'Never have we intentionally thrown anybody out of the room' - Novak Djokovic clarifies 'boycott' reports
Novak Djokovic insisted there has been no talk of a potential Australian Open boycott as he hit back at reports of his role in Friday's player meeting.
A story in the Daily Mail claimed the former world number one, who is the leader of the ATP's player council, stood up and addressed the meeting with a lawyer, with subjects including setting up a separate players' union and pushing for more prize money.
It has also been claimed the idea of a boycott of next year's Australian Open was mooted if the players' demands were not met.
Djokovic admitted that officials from the ATP and the Australian Open were asked to leave the room but flatly denied a lawyer had been present and painted a very different picture to that which has been reported.
Addressing a press conference after the 6-1 6-2 6-4 victory over Donald Young that marked his return to grand slam action, Djokovic said: "I saw that some of you have written a story that has been a little bit exaggerated.
"You've taken things out of context. I saw that you've portrayed me as someone who is very greedy, asks for more money and wants to boycott. I respect your freedom and decisions to do that. But not much of what you wrote is true.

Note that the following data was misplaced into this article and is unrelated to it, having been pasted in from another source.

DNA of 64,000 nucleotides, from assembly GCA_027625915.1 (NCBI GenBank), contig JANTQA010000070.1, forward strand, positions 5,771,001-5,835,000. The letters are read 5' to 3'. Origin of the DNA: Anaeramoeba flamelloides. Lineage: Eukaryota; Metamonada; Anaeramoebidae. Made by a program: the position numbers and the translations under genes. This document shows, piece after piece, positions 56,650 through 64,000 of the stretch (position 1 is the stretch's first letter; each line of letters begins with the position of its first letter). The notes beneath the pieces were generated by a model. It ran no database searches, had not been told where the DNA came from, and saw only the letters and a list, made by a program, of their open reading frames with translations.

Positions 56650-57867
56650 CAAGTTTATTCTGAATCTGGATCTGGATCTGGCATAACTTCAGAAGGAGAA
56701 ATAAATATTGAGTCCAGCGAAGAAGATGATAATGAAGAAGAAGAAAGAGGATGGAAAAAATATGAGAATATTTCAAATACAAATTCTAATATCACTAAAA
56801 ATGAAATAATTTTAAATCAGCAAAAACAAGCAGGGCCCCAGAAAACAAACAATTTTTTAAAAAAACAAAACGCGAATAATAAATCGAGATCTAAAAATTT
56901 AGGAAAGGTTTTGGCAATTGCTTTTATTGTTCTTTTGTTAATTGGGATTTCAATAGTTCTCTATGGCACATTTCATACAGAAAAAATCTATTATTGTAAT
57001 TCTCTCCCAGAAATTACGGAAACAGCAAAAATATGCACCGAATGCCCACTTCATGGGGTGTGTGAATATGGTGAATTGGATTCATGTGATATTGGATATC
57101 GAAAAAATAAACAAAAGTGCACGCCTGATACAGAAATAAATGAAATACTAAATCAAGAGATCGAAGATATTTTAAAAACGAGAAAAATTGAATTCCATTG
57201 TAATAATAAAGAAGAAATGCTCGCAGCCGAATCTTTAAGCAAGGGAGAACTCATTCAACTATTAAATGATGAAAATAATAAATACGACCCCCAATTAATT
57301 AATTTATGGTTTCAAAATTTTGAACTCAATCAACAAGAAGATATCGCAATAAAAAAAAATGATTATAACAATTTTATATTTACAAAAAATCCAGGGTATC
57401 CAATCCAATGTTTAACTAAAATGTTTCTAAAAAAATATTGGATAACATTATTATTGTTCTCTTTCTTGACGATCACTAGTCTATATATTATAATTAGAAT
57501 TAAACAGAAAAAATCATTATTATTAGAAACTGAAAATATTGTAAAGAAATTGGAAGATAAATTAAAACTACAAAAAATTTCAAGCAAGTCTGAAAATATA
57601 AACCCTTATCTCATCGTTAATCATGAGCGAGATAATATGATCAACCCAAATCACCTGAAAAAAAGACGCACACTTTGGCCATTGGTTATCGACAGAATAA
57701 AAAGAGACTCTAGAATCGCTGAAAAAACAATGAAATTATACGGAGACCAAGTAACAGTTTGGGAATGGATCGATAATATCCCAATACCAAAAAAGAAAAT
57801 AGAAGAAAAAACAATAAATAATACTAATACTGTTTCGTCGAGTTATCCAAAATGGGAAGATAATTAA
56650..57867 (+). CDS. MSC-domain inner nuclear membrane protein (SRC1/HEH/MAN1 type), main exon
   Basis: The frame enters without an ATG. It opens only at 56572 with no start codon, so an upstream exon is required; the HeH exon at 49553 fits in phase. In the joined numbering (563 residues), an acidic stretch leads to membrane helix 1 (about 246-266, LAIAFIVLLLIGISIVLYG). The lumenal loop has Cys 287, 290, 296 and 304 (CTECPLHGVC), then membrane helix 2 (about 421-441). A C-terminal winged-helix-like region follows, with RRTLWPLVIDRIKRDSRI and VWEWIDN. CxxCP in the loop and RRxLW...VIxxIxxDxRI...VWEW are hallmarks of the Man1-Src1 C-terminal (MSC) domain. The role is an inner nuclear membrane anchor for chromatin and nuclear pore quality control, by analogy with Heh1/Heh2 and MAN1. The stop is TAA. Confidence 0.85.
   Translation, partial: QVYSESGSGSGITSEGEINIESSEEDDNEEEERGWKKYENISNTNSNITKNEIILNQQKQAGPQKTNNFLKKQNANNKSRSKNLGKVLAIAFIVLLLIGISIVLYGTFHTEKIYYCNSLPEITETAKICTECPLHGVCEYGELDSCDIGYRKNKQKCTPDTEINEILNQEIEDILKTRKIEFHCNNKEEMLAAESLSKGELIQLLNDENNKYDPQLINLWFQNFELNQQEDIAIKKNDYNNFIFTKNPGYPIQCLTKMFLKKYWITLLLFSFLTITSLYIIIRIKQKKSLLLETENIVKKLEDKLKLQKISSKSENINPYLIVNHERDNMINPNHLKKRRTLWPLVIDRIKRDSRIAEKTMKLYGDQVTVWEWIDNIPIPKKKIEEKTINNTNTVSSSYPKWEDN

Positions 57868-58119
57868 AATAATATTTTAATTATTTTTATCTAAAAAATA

"What happened is that we just wanted to have us players talk about certain topics. I don't think there is anything unhealthy about that. A hundred players get together two or three times in a whole year.
"We wanted to use this opportunity to speak about certain subjects and see how everyone reacts to that, and I guess see what opinions are. There were no decisions being made. There were no talks about boycott or anything like that.
"I know that you guys are trying to take this forward several steps. Obviously you're talking about union, you're talking about boycott, you're talking about radical decisions to make and move so we can get financial compensations the way we deserve it.
But there were no talks about that. Never have we intentionally thrown anybody out of the room. Everything was done in a very normal, polite way."
Securing radical change in tennis is notoriously difficult because of the number of stakeholders, while the ATP represents not just the players but the tournaments as well.
The grand slams in particular have seen huge increases in prize money in recent years - this year's singles champions in Melbourne will take home £2.3million - but the percentage of revenue given to the players is lower than in other high-profile sports.
Djokovic said: "Everybody's trying to do their best. We are here at the Australian Open, and they always try to compensate the players in a best possible way.
"Things are going in the right direction. It's not only me that makes some calls, far from that. I'm just glad that I'm part of it, that I can contribute to a better sport today, and the future. Hopefully the next generation will even have a better sport.
"ATP is an association of players and tournaments. It has worked like that for the last 40-plus years in this kind of harmony, so to speak. It's not easy because a lot of times there's a conflict of interest. But everybody is trying to do their best."
Djokovic also said that equal prize money, a subject that continues to bubble beneath the surface, was not discussed.